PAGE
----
HIV/AIDS Activists Protesting For Compensation And Health Care In China Detained Ahead Of World AIDS Day 2013

 @mflorcruzm.florcruz@ibtimes.com on December 02 2013 12:42 PM
World Aids Day
Students form a giant red ribbon during a publicity campaign to promote awareness about HIV/AIDS in Taipei Reuters

Police in China's capital city, Beijing, detained dozens of AIDS activists ahead of World AIDS Day, which is held annually on Dec. 1. Groups of AIDS activists staged protests outside of government buildings in the days leading up to Sunday’s AIDS Day.

According to a report by Radio Free Asia, protesters made their way from China’s Civil Affairs Ministry to Wangfujing, a busy shopping district in Beijing, to air their grievances for being marginalized by society, when police descended and arrested around 30 people.

Many of about 200 people participating in the demonstration were in the late stages of AIDS, and were using the runup to World AIDS Day as a platform to call for better treatment of those suffering from the disease. They sang and chanted in protest of not only the widespread stigma in China against those diagnosed with AIDS, but they also called for improved health care and subsidies that have been promised by the government. “We were in Wangfujing shouting about our misfortunes, and how we need someone to care for us, and everyone was very moved by our words,” one protester who identified himself only as Chen said. “We called on [bystanders] not to discriminate against us.”

“Then, four or five police cars came with a big bus, and a lot of police surrounded us, and dragged some of us away,” she recalled. Authorities later released several of the protesters, who were either elderly or among the more severely infirm patients.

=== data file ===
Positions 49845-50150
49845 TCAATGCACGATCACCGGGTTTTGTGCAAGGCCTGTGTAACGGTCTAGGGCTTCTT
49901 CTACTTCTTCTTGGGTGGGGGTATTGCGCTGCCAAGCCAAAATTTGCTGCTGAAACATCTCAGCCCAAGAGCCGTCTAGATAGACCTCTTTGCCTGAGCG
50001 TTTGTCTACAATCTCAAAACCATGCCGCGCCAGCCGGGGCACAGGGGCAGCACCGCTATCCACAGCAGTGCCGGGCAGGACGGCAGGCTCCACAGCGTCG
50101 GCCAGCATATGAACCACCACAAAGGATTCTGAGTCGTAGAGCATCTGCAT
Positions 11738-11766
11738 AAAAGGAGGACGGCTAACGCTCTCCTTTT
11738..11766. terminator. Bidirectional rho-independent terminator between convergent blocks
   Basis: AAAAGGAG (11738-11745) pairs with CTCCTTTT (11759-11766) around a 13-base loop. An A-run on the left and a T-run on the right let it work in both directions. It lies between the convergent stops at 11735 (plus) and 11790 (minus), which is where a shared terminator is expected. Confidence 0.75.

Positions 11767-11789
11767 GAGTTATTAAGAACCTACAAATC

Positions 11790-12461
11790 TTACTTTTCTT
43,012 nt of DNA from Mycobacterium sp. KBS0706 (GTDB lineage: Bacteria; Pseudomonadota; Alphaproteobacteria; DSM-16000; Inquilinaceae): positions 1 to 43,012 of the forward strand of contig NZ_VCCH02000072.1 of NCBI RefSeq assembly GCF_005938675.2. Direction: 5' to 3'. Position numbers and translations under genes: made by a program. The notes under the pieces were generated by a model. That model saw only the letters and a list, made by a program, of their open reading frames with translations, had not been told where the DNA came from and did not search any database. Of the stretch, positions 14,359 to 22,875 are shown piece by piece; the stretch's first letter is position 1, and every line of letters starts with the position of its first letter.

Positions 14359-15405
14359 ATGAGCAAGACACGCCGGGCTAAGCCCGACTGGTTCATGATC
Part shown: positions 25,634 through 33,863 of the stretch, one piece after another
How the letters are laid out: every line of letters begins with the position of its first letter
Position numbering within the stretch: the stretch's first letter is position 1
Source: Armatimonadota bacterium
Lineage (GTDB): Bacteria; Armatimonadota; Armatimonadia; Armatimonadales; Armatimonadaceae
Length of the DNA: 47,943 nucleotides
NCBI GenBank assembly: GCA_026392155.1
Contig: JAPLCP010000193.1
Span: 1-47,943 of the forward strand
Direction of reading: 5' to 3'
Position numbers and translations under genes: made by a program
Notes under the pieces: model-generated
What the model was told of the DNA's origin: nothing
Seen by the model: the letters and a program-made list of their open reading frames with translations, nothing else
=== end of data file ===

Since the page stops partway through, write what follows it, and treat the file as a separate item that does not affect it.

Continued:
Though the protest was in support of AIDS awareness in general, one of the top goals for the participants was to elicit a response from the Civil Affairs Ministry in hopes of getting the medical care and social subsidies that many victims were entitled to after a tainted-blood transfusion and blood-selling scheme rocked rural areas. Patients who were affected by such schemes have unsuccessfully sued local authorities after receiving HIV-tainted blood supplies from local hospitals.

According to an activist identified only by the last name Huang, the civil affairs bureau has yet to respond to their requests, despite being told by police who were arresting them that complaints would be resolved.

According to the report, many of the AIDS patients traveled from rural and often poverty-stricken provinces to Beijing for the protest. Many of them hailed from the provinces of Henan, Hebei and Shandong, where many were infected during an epidemic of unsafe blood transfusions. In particular, protesters brought up “Document No. 26,” which lists the government benefits that many kinds of AIDS patients are entitled to. The document requires local governments to extend assistance to children infected with HIV and to AIDS orphans whose parents had already died of the disease. In addition, the document also stipulates that local governments are required to pay a basic living allowance of 600 yuan (roughly $100) a month to AIDS patients in their area.

Many of the petitioners claim that they are receiving only a fraction of the stipend, getting roughly 200 yuan a month (about $30), while others don’t receive it at all.

Join the Discussion